Skip then to Villains Month and the heavy house-ad presence for the Shazam! vol. 1 hardcover, combined with a conversation I had with a friend whose only real exception to “no super-heroes” IS Captain Marvel/Shazam. Beginning with simply being “cute” and sending an SMS photo of the ad (“hey, here’s something NEW you can buy!”) followed by realizing I’d been enjoying the stuff with Black Adam in 52 and then the JSA story near the end of Johns‘ run there, and opting to get the Black Adam Villains Month issue…and I fell into my own “trap.”

I was curious, and interested.

Which, finally, brings me to the book itself: Shazam! Volume 1. This book collects the Shazam! feature from Justice League (2011) #s 7-11, 0, 14-16, 18-21…or 13 chapters. Being–as I understand–functionally “backup” or “co” features, these were each significantly shorter than a standard issue, so these 13 or so chapters work out to approximate six issues…making this a standard-size volume overall.

That I was able to get the hardback for $15 shipped made it like getting a paperback, but the added “plus” of actually being a hardback…though that’s probably moreso the immediacy, as my curiosity had gotten the better of me and I was more interested in checking out the New 52 iteration of the property than caring about having a hardback vs. paperback.

The cover’s depiction of the character is a bit “off” to me, looking questionably sinister, power-mad, or at the least, slightly creepy. Based on the interior, it looks to me like that image was from a variant cover of an issue of Justice League, and seems modeled after the 2012 #0 issues of the New 52. Fitting, as this is the introduction of this version of the character…not so fitting as it’s the only image of the character that stuck out to me in that way.

Gary Frank‘s art is a definite draw for me, and made the book quite easy on the eyes. Everything taken solely in context of this single volume, I haven’t much to say about the art other than I enjoyed it quite a bit–in general as well as the character designs themselves. Adding my knowledge of more Shazam stuff than just this volume, Mary seemed a bit too “old” and not so “innocent” as I’m used to seeing the character (excepting Final Crisis and such), and I’m not familiar with Pedro, Eugene, or Darla offhand. Additionally, the hooded full cape isn’t an aspect of the costume I’m used to, though Frank makes it look good.

Story-wise, it was a bit stranger to me seeing a more rebellious, cynical Billy Batson, one quite lacking in the wide-eyed worldly wonder and “Holey moley!” of even the ’90s take on the character. While that’s long been a relatively defining aspect of the character, its absence in this was actually quite welcome to me. This Billy seems much more grounded and realistic, and it’s a lot easier to identify with the character himself. That there are echoes of the typical “with great power comes great responsibility” refrain thematically doesn’t hurt things, either. I also found that I don’t at all mind the missing “Captain Marvel” name, as I’ve grown up with Shazam as the cover designation involving the character(s). It remains to be seen the long-term designation of the siblings’ names, but as I’ve (as of this writing) yet to even read Ordway‘s Power of Shazam series, I have no particular vested interest in the old naming convention.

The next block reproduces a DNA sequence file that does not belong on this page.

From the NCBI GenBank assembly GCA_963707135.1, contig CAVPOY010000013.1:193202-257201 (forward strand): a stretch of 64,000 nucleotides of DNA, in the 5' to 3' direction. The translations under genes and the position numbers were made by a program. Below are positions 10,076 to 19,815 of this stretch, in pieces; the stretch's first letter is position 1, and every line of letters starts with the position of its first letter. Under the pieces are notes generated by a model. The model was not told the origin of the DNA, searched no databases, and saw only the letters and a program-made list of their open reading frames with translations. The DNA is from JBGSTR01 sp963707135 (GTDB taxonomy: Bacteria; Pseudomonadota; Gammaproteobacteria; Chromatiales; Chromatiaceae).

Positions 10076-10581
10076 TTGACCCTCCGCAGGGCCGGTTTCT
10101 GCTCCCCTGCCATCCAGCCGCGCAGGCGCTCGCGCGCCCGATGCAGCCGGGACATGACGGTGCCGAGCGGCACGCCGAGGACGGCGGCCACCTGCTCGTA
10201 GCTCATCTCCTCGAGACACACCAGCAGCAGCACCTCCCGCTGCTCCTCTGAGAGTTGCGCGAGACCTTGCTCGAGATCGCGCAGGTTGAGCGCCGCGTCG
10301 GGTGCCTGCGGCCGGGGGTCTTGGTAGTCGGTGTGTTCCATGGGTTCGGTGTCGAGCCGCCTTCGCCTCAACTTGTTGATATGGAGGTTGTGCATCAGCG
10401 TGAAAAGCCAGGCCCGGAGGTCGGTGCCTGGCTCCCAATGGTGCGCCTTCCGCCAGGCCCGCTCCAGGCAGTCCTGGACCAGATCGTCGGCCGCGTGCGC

Throughout this volume, we get to see some honest growth of the character as he first takes advantage of his power, then attempts to learn to channel it, and finally shares it and steps closer to being the hero he’s gotta be. We also have the introduction and a bit of development of the villain–Dr. Sivana–whose quest for Black Adam and access to magic dovetails into the overall arc of Billy getting HIS powers and stepping into action. Sivana’s motivation also rings true, as he’s seeking to save his family with the magic and not “just” some mad scientist-type scheming against the magical hero.

There were a number of splash pages, enough that I couldn’t always tell where a chapter definitively had ended. In this single-volume format, that’s definitely a good thing…yet it underscores how much I would have hated this in its original serialized format. The story taken as a whole–this entire volume–works very well, but pull out any one chapter by itself and there’d be a lot left wanting for that chapter–either focus on Billy and his building relationship with his new “siblings,” or continued development of things on Sivana’s end with Black Adam.

As touched on earlier–I very nearly bought this for full cover price just for the immediate gratification…but currently holding an Amazon Prime account with free 2-day shipping, I forced myself to hold off in order to save $10 (40%). At the $15 I ended up paying, this was more than worthwhile as a purchase. The full $25 might be a bit of a stretch…but as a hardcover, it’s not a horrible value, and as something I was actively interested in acquiring TO read, this seems one of the better volumes I could have chosen. 

All in all…I’m quite satisfied with this book, and the amount of time it took me to read the thing cover to cover for its price compared to the same price for say, four of last month’s Villains books. I don’t know that I’d jump into buying single issues with a continued backup series featuring Shazam or the Shazam family, but I would certainly check out an ongoing title or occasional special.